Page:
Would Multiple Domains Mean Multiple Purchases of Software?
    We’re looking to invest in software such as SCVMM.  Ideally, we’d like the software to work across all domains and network ranges.  Is this likely to be possible, or would we need to purchase SCVMM for our HQ domain, and for the DMZ domain?

    How to restrict access to out of band management interfaces?

    My feeling here is that we would just configure a group of IPs that are allocated to System Admin PCs on the network (perhaps via DHCP tied to MAC address) – ideally, the computer’s IP address would be allocated based on the domain account (but I don’t think that’s possible).  We would then set up firewall rules to permit certain PCs to access the various out of band management ports.

    I appreciate that this is quite a wide topic / set of questions, however, I’m looking for somewhere to bounce ideas off and seek feedback regarding best practice.  I hope that this is the right place, and am grateful of any help that you can offer.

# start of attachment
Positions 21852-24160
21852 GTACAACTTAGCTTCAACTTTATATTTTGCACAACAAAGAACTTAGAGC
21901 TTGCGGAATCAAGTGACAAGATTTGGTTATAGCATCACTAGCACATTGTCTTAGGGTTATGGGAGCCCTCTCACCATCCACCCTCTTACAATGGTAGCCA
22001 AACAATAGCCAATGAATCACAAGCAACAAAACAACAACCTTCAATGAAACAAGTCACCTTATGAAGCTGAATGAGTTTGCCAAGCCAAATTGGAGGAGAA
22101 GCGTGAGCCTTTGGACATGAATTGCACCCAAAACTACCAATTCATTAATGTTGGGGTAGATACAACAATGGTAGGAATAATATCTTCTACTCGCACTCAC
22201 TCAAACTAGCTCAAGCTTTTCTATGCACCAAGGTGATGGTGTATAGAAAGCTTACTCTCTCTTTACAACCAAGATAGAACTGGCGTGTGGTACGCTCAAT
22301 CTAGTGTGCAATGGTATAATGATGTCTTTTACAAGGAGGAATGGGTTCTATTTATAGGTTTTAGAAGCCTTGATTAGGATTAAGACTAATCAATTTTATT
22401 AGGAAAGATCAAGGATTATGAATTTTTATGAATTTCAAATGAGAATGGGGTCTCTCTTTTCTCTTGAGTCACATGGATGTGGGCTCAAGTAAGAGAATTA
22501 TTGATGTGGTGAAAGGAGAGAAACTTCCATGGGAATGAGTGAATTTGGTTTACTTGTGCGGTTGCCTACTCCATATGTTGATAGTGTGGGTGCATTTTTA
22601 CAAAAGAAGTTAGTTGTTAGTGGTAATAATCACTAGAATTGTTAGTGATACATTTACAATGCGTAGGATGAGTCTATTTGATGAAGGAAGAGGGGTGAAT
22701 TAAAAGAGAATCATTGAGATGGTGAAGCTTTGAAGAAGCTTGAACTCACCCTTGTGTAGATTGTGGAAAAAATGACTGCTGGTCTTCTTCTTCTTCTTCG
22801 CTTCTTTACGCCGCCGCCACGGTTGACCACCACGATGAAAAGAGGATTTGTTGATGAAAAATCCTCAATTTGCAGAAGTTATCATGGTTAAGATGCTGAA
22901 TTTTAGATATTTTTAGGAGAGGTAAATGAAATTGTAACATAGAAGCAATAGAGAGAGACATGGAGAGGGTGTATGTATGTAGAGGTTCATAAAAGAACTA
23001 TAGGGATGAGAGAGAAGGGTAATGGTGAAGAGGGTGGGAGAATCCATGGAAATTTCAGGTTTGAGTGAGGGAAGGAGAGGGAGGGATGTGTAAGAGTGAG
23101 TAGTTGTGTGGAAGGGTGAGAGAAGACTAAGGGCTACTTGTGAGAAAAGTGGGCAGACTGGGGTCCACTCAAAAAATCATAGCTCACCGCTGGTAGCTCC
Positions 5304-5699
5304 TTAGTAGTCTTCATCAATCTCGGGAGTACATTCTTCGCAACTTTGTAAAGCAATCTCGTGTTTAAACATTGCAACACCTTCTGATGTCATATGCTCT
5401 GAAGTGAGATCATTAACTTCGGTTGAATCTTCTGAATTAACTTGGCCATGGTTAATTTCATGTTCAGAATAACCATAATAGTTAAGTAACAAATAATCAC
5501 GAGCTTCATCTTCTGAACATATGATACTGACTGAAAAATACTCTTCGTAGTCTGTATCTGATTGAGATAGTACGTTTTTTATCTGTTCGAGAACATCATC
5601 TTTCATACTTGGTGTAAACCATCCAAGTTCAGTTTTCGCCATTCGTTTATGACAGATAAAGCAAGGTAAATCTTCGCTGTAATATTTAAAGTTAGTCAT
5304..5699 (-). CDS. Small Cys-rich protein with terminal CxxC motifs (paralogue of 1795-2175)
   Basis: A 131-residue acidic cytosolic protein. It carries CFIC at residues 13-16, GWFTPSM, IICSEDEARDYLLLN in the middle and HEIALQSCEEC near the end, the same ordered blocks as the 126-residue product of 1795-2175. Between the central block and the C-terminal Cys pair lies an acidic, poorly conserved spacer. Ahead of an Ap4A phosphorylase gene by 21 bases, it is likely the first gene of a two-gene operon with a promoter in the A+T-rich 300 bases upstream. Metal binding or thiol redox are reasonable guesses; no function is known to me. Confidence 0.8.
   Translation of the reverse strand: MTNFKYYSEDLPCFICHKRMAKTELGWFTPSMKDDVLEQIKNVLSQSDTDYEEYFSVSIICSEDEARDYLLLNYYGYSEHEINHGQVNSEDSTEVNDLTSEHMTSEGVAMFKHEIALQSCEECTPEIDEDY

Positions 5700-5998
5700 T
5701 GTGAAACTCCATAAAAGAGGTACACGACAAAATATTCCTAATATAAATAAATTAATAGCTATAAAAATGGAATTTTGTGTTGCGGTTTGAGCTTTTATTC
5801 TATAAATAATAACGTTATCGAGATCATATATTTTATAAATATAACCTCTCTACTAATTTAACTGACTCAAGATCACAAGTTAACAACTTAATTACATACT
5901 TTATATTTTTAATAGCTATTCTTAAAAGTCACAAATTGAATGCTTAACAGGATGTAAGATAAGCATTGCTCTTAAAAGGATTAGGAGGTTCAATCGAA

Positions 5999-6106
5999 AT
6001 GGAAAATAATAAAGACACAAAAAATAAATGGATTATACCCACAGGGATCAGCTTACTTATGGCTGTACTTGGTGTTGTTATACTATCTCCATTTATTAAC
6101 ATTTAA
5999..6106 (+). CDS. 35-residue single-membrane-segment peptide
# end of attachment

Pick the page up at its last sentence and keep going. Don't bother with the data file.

• Changed type Kevin Remde Friday, June 18, 2010 10:50 AM many questions and no one right answer
    Thursday, June 17, 2010 6:01 PM

All replies

  • Wow... that's a big laundry list.  :)

    In future you might want to break down this kind of post into multiple posts, and really just ask one question in each.  (In fact, I think I'll change the "type" of this thread to be a general discussion, as there are so many questions here, and really no one correct answer for any of them.)

    Let me try to address a couple of them:

    "How many windows domains should we implement?"